The cabinet in Berlin on Wednesday cleared a draft law designed to keep rental prices affordable across Germany, while also protecting tenants from some of the costs of moving house.
Social Democrat (SPD) Justice Minister Heiko Maas, whose portfolio also covers consumer affairs, put forward a package that would limit rent prices when a property's owner puts the house or apartment back on the market. In the future, in cities where demand and prices are high, new rent prices will be capped at 10 percent more than the average for the city or area.
"The rent price brake will contribute to making rent prices affordable for average earners as well," Maas said. "Hiking rent prices by more than 30 or 40 percent in some congested urban areas is simply unacceptable."
Designating which precise cities or districts should be subject to the rental price brake would be the responsibility of regional governments.
New constructions, renovations exempt
Property owners often use a change of tenant, especially if the previous renters had occupied the apartment or house for a long time, as an opportunity to bring their rental prices back towards market norms. Some even adjust to a higher-than-average level, anticipating another lengthy tenancy. Most standard rental contracts in Germany freeze the price for the duration of the tenancy.
In a bid not to discourage house building and development, new constructions and thoroughly-renovated properties would be exempt from the cost cap. The draft law has a strong chance of passing through parliament, considering the grand coalition's monster majority and the fact that left-leaning opposition parties' main criticism is that the bill does not go far enough.
"The multitude of exceptions means that the rent-price brake is more of a rent-price accelerator," the Left party's deputy parliamentary group leader Caren Lay told the DPA news agency, saying the unfettered rates on new properties would continue dragging average prices up. "The real estate lobby has really done its work; the SPD has made many key concessions."
The center-left SPD, Merkel's junior coalition partners, were particularly keen on the property market reform, advocating stronger measures than the conservatives on several points.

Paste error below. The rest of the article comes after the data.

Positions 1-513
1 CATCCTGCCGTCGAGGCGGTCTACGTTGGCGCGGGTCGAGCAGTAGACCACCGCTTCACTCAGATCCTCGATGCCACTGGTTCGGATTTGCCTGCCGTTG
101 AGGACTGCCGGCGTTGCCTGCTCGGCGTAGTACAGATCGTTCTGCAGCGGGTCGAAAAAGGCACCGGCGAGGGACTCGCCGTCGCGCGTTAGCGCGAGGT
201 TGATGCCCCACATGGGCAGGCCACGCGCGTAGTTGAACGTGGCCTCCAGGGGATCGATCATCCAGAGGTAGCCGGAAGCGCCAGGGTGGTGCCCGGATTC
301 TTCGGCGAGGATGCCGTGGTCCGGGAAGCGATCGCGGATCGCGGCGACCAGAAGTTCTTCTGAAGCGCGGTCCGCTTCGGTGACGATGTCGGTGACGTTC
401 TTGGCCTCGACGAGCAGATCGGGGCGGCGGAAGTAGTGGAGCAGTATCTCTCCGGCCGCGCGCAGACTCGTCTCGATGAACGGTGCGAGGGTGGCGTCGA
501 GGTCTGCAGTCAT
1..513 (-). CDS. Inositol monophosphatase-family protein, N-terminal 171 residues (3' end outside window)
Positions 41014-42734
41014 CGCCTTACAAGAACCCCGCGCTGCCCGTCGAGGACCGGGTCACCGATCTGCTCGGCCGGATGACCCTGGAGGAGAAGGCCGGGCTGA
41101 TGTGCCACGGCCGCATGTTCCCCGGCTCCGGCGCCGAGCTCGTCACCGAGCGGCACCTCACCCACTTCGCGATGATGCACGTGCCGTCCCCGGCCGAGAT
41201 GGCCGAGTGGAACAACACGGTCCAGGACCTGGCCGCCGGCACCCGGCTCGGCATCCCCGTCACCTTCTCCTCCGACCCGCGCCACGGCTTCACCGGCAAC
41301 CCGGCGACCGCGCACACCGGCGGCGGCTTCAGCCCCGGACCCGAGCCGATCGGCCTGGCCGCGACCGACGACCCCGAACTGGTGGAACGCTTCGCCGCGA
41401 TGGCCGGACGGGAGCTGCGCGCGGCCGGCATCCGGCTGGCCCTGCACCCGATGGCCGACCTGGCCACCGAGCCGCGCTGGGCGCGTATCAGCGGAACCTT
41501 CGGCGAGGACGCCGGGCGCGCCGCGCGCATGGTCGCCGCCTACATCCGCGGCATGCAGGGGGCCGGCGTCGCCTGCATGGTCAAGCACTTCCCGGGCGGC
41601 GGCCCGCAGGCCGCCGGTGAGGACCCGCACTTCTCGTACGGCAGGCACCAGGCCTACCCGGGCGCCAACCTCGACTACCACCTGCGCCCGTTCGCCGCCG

Whoever orders the agent pays the commission
German real estate agents have already threatened to challenge another key part of the reform, claiming that it goes against the German constitution.
The disputed change would apply what's commonly called "the commissioner's principle" in Germany to real estate agents: namely, that the person who commissions a real estate agent then pays the agency's fees. People looking for a flat in Germany tend to dread the innocently-labeled "Provision" payment tied to many properties - a commission typically totaling between two and three months' rent, often with value added tax on top.
Justice Minister Maas said his draft bill was aiming to ensure "that the tenants' predicament is no longer exploited on the accommodation market, and that the general principle of 'whoever commissioned it should pay for it' will apply."
Germany's umbrella real estate organization IVD objects to this rule, saying that in certain situations - especially when a prospective tenant approaches a realty agent - the law could limit consumers' options.
"For example, if a renter was looking to move from Hamburg to Munich, the Munich real estate agent would not be able to offer him any of the flats already in his 'portfolio', even if the tenant was willing to pay for this service," IVD President Jens-Ulrich Kiessling said.
The German tenants' association praised the draft legislation in principle, calling it an "important step" but calling for "improvements during the process of passing it into law."
Although the German real estate market is best known internationally for the worsening but still-bohemian situation in Berlin, where space remains ample and prices uncharacteristically low for a European capital city, other cities like Munich, Stuttgart, Cologne, Hamburg, Bonn and many university towns face higher prices and lower levels of availability. In a recent market research study on the most expensive German towns and cities for rental rates, Berlin did not even make the top 30.
msh/es (AFP, dpa, epd, Reuters)